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The server runs a Syncthing relay server and discovery server. These services enable completely private file syncing by removing reliance on Syncthing's public servers for discovery and relaying.


Each server provides a method of communication for devices running Syncthing on separate networks.

Relay server

When two Syncthing instances (i.e. two separate devices) cannot establish a direct connection, they must use relaying. Both clients will connect to a publicly-accessible relay server and use it to transfer data between the two clients.

Discovery server

When Syncthing instances are on the same LAN, they can discover each other using broadcast or multicast network traffic. When they are on separate networks, they require a discovery server. Each client connects to the discovery server and informs it of its IP address. The discovery server can then inform the clients of each other's location.

Running the services

Syncthing has tutorials as part of their documentation for running your own relay server or discovery server. Regardless, I'll explain the process here.

Install the daemons

Both servers are distributed as Debian packages, which is what I'll use since the server runs Debian.

Just install the syncthing-discosrv and syncthing-relayserv packages:

# nala install syncthing-{relay,disco}srv

Configuring the discovery server

There is no configuration file for syncthing-discosrv. It only accepts command-line arguments. We can provide those using the STDISCOSRV_OPTS environment variable in the /etc/default/syncthing-discosrv file:


We'll only enable the -http option, as we'll use our NGINX server as a reverse proxy for HTTPS.

Setting up the reverse proxy

Since we only want to allow secure connections, we need an HTTPS reverse proxy in front of the discovery server. We can easily do this with NGINX using the following server configuration:

server {
	listen 80;
	listen [::]:80;

	return 301 https://$host$request_uri;
	include /etc/nginx/conf.d/common;
	include /etc/nginx/conf.d/;

server {
	listen 443 ssl http2;
	listen [::]:443 ssl http2;

	try_files $uri =503;

	ssl_verify_client optional_no_ca;

	location / {
        proxy_http_version 1.1;
        proxy_buffering off;
        proxy_set_header Host $http_host;
        proxy_set_header Upgrade $http_upgrade;
        proxy_set_header Connection $http_connection;
        proxy_set_header X-Real-IP $remote_addr;
        proxy_set_header X-Client-Port $remote_port;
        proxy_set_header X-Forwarded-For $proxy_add_x_forwarded_for;
        proxy_set_header X-Forwarded-Proto $http_x_forwarded_proto;
        proxy_set_header X-SSL-Cert $ssl_client_cert;
		proxy_pass http://localhost:8443/;

	include /etc/nginx/conf.d/common;
	include /etc/nginx/conf.d/;
	include /etc/nginx/conf.d/;

This file gets placed in /etc/nginx/sites-enabled. This will make the discovery server available at

A better way to handle NGINX site configurations is to place all files in /etc/nginx/sites-available, then place a symbolic link in /etc/nginx/sites-enabled that points to ../sites-available/<site>.

Configuring the relay server

The relay server uses its own application protocol, so it's a little easier to configure. This time, we'll define two variables in /etc/default/syncthing-relaysrv:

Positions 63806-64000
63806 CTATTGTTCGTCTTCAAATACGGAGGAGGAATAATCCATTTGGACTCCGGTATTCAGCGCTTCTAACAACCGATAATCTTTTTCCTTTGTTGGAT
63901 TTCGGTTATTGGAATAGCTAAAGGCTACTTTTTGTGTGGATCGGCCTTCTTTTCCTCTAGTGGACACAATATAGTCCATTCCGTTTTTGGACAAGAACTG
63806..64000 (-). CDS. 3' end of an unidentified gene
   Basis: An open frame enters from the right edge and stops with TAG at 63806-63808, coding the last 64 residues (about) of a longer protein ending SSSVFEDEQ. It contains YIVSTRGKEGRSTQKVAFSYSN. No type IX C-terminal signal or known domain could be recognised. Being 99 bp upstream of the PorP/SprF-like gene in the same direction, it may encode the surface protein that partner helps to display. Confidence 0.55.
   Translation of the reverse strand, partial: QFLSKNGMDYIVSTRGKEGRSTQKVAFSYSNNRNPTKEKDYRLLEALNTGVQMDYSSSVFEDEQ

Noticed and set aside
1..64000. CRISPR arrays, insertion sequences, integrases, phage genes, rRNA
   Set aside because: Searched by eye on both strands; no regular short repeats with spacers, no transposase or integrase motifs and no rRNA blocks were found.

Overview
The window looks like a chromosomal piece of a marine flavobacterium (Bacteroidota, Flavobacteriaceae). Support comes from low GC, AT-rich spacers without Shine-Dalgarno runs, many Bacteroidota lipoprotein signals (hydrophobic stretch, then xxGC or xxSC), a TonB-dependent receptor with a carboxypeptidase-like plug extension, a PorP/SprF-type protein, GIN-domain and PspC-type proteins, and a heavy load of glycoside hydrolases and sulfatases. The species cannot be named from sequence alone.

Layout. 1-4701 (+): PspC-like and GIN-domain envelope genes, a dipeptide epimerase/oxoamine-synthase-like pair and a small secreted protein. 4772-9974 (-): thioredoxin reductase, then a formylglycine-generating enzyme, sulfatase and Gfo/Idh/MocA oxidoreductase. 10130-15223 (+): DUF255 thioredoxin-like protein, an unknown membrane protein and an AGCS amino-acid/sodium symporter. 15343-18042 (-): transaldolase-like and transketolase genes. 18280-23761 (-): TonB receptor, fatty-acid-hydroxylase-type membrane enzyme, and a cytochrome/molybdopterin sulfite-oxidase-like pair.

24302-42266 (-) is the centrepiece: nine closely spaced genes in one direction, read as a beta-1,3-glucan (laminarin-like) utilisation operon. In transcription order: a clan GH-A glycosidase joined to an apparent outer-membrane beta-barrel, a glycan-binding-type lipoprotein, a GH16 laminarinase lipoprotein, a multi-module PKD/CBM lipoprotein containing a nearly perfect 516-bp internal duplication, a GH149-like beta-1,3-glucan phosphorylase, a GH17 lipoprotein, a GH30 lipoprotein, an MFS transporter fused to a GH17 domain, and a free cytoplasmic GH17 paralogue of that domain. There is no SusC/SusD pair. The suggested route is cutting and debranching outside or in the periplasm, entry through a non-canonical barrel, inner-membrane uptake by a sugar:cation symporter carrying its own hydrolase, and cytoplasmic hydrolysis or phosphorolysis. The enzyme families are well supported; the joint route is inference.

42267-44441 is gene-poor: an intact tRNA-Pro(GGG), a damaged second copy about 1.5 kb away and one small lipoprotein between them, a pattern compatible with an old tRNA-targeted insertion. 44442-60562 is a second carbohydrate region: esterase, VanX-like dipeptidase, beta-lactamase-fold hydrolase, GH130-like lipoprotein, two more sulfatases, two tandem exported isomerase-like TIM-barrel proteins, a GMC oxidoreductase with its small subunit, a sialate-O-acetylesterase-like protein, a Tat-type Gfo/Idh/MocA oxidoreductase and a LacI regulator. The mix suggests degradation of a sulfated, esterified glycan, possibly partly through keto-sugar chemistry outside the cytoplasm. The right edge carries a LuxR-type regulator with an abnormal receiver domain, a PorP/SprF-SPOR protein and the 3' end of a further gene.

STRELAYSRV_OPTS=-pools="" -provided-by="Kian Kasad -"

Check the systemd.exec(5) manual page for details on the environment file syntax, as it's a little different from standard shell syntax.

The first line in our file disables Network Address Translation, as the server already has a public IP address.

The second line sets the command-line options:

  • -pools="" disables joining the default relay pool, meaning our relay server won't be available to the general public.
  • -provided-by-"Kian Kasad -" sets the Provided By description for our server.
  • tells the relay server to use the external address when printing the URI that clients will use to connect to the server.

Firewall rules

The relay server listens on TCP port 22067 by default. We need to add a firewall rule to allow incoming traffic on this port. Since the server runs nftables, we'll add a rule to our /etc/nftables.conf file:

table inet filter {
    chain input {
    	tcp dport 22067 accept comment "Syncthing relay server"

Enable the services

Both packages provide Systemd services, so we can just enable and start those:

# systemctl enable --now syncthing-{relay,disco}srv.service

Client configuration

To use these servers from a Syncthing client, we need to change a few settings.

Using the discovery server

This is the easier of the two services to configure. Just open Syncthing's settings menu and navigate to the Connections tab. Then set as the value for the Global Discovery Servers option.

Using the relay server

The relay server takes a little more configuration for the client to use. You must first find the URI to use to connect to the relay server. This is printed when it starts, so we can look in systemd's logs:

# journalctl -eu syncthing-relaysrv.service

Find the line that contains URI: followed by a string. Copy that value, as that's the URI you need to use.

Then open Syncthing's settings page and go to the Connections tab. Add a comma after the current value of the Sync Protocol Listen Addresses option and paste your relay server's URI in.

If the Sync Protocol Listen Addresses option has the default value, replace that with tcp://:22000, quic://:22000. This is because the default value will also use Syncthing's public relay servers, which we don't want.